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Int. J. Mol. Sci. 2016, 17(7), 797; doi:10.3390/ijms17070797

Role of the Renin-Angiotensin-Aldosterone System beyond Blood Pressure Regulation: Molecular and Cellular Mechanisms Involved in End-Organ Damage during Arterial Hypertension

1
Millenium Institute on Immunology and Immunotherapy, Departamento de Genética Molecular y Microbiología, Facultad de Ciencias Biológicas, Pontificia Universidad Católica de Chile, 8330025 Santiago, Chile
2
Millenium Institute on Immunology and Immunotherapy, Departamento de Endocrinología, Escuela de Medicina, Pontificia Universidad Católica de Chile, 8330074 Santiago, Chile
These authors contributed equally in this manuscript.
*
Authors to whom correspondence should be addressed.
Academic Editor: Anastasia Susie Mihailidou
Received: 24 March 2016 / Revised: 2 May 2016 / Accepted: 10 May 2016 / Published: 23 June 2016
(This article belongs to the Special Issue Molecular Research on Hypertension)
View Full-Text   |   Download PDF [906 KB, uploaded 23 June 2016]   |  

Abstract

Arterial hypertension is a common condition worldwide and an important predictor of several complicated diseases. Arterial hypertension can be triggered by many factors, including physiological, genetic, and lifestyle causes. Specifically, molecules of the renin-angiotensin-aldosterone system not only play important roles in the control of blood pressure, but they are also associated with the genesis of arterial hypertension, thus constituting a need for pharmacological interventions. Chronic high pressure generates mechanical damage along the vascular system, heart, and kidneys, which are the principal organs affected in this condition. In addition to mechanical stress, hypertension-induced oxidative stress, chronic inflammation, and the activation of reparative mechanisms lead to end-organ damage, mainly due to fibrosis. Clinical trials have demonstrated that renin-angiotensin-aldosterone system intervention in hypertensive patients lowers morbidity/mortality and inflammatory marker levels as compared to placebo patients, evidencing that this system controls more than blood pressure. This review emphasizes the detrimental effects that a renin-angiotensin-aldosterone system (RAAS) imbalance has on health considerations above and beyond high blood pressure, such as fibrotic end-organ damage. View Full-Text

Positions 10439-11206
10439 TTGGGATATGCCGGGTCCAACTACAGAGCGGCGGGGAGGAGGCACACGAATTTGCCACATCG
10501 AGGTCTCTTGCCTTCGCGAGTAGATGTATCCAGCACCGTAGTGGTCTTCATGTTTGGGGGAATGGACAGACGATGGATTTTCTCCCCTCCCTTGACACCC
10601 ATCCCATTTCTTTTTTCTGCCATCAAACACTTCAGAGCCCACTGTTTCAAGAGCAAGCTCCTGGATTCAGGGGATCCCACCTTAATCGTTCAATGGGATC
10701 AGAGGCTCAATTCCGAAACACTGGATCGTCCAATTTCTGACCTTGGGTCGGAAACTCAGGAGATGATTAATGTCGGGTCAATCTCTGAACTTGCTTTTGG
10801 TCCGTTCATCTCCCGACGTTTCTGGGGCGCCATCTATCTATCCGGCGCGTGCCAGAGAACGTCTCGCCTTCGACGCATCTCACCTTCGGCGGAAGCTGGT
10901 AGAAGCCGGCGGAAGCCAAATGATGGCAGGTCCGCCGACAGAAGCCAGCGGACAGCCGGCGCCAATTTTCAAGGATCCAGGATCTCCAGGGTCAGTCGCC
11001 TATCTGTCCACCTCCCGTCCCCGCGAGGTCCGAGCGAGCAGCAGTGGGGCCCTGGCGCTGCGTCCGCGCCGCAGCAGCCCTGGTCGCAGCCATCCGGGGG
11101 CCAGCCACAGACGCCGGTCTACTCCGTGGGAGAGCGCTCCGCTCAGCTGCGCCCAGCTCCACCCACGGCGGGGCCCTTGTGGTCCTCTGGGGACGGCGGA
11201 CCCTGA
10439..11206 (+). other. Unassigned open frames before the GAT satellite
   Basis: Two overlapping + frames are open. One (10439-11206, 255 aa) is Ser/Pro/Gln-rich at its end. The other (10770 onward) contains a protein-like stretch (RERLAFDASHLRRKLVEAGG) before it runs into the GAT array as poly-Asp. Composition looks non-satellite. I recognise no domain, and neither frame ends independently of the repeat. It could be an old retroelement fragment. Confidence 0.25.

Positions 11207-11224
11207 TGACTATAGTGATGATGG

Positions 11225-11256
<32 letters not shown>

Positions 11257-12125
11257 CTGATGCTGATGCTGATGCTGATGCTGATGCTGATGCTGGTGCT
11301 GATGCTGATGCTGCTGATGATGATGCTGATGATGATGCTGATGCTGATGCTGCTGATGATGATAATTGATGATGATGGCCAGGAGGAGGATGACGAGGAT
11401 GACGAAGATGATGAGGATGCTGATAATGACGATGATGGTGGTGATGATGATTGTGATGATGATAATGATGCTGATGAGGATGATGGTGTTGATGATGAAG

Keywords: renin-angiotensin-aldosterone system (RAAS); angiotensin II; aldosterone; end-organ damage; fibrosis; hypertension; primary aldosteronism renin-angiotensin-aldosterone system (RAAS); angiotensin II; aldosterone; end-organ damage; fibrosis; hypertension; primary aldosteronism
This is an open access article distributed under the Creative Commons Attribution License which permits unrestricted use, distribution, and reproduction in any medium, provided the original work is properly cited. (CC BY 4.0).

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MDPI and ACS Style

Muñoz-Durango, N.; Fuentes, C.A.; Castillo, A.E.; González-Gómez, L.M.; Vecchiola, A.; Fardella, C.E.; Kalergis, A.M. Role of the Renin-Angiotensin-Aldosterone System beyond Blood Pressure Regulation: Molecular and Cellular Mechanisms Involved in End-Organ Damage during Arterial Hypertension. Int. J. Mol. Sci. 2016, 17, 797.

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